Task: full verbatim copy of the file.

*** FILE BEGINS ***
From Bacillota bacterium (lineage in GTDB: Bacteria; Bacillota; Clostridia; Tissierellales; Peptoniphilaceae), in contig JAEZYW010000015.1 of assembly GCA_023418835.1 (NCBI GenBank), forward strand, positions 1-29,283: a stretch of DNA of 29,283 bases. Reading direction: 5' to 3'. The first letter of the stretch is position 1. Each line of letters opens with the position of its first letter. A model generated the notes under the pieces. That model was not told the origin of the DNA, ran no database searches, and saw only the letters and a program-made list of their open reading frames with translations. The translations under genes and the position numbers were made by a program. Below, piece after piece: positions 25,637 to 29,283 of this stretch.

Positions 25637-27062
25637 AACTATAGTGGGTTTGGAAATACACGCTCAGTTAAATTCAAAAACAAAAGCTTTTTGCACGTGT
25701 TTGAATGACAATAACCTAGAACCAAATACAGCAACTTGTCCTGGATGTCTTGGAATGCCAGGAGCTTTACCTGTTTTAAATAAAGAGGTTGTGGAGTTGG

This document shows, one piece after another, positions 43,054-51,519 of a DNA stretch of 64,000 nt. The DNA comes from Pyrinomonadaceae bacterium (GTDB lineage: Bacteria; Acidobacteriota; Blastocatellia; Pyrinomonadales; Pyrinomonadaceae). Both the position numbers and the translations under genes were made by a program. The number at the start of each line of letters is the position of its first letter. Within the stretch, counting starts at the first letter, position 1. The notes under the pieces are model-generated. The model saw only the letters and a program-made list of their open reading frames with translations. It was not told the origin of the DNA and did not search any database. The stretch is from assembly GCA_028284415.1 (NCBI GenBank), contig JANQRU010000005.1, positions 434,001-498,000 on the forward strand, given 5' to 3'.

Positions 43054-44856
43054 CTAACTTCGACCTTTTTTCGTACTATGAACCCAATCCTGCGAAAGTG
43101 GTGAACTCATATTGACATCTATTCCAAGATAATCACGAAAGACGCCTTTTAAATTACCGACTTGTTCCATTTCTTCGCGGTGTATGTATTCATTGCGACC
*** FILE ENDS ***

From Bacillota bacterium (lineage in GTDB: Bacteria; Bacillota; Clostridia; Tissierellales; Peptoniphilaceae), in contig JAEZYW010000015.1 of assembly GCA_023418835.1 (NCBI GenBank), forward strand, positions 1-29,283: a stretch of DNA of 29,283 bases. Reading direction: 5' to 3'. The first letter of the stretch is position 1. Each line of letters opens with the position of its first letter. A model generated the notes under the pieces. That model was not told the origin of the DNA, ran no database searches, and saw only the letters and a program-made list of their open reading frames with translations. The translations under genes and the position numbers were made by a program. Below, piece after piece: positions 25,637 to 29,283 of this stretch.

Positions 25637-27062
25637 AACTATAGTGGGTTTGGAAATACACGCTCAGTTAAATTCAAAAACAAAAGCTTTTTGCACGTGT
25701 TTGAATGACAATAACCTAGAACCAAATACAGCAACTTGTCCTGGATGTCTTGGAATGCCAGGAGCTTTACCTGTTTTAAATAAAGAGGTTGTGGAGTTGG

This document shows, one piece after another, positions 43,054-51,519 of a DNA stretch of 64,000 nt. The DNA comes from Pyrinomonadaceae bacterium (GTDB lineage: Bacteria; Acidobacteriota; Blastocatellia; Pyrinomonadales; Pyrinomonadaceae). Both the position numbers and the translations under genes were made by a program. The number at the start of each line of letters is the position of its first letter. Within the stretch, counting starts at the first letter, position 1. The notes under the pieces are model-generated. The model saw only the letters and a program-made list of their open reading frames with translations. It was not told the origin of the DNA and did not search any database. The stretch is from assembly GCA_028284415.1 (NCBI GenBank), contig JANQRU010000005.1, positions 434,001-498,000 on the forward strand, given 5' to 3'.

Positions 43054-44856
43054 CTAACTTCGACCTTTTTTCGTACTATGAACCCAATCCTGCGAAAGTG
43101 GTGAACTCATATTGACATCTATTCCAAGATAATCACGAAAGACGCCTTTTAAATTACCGACTTGTTCCATTTCTTCGCGGTGTATGTATTCATTGCGACC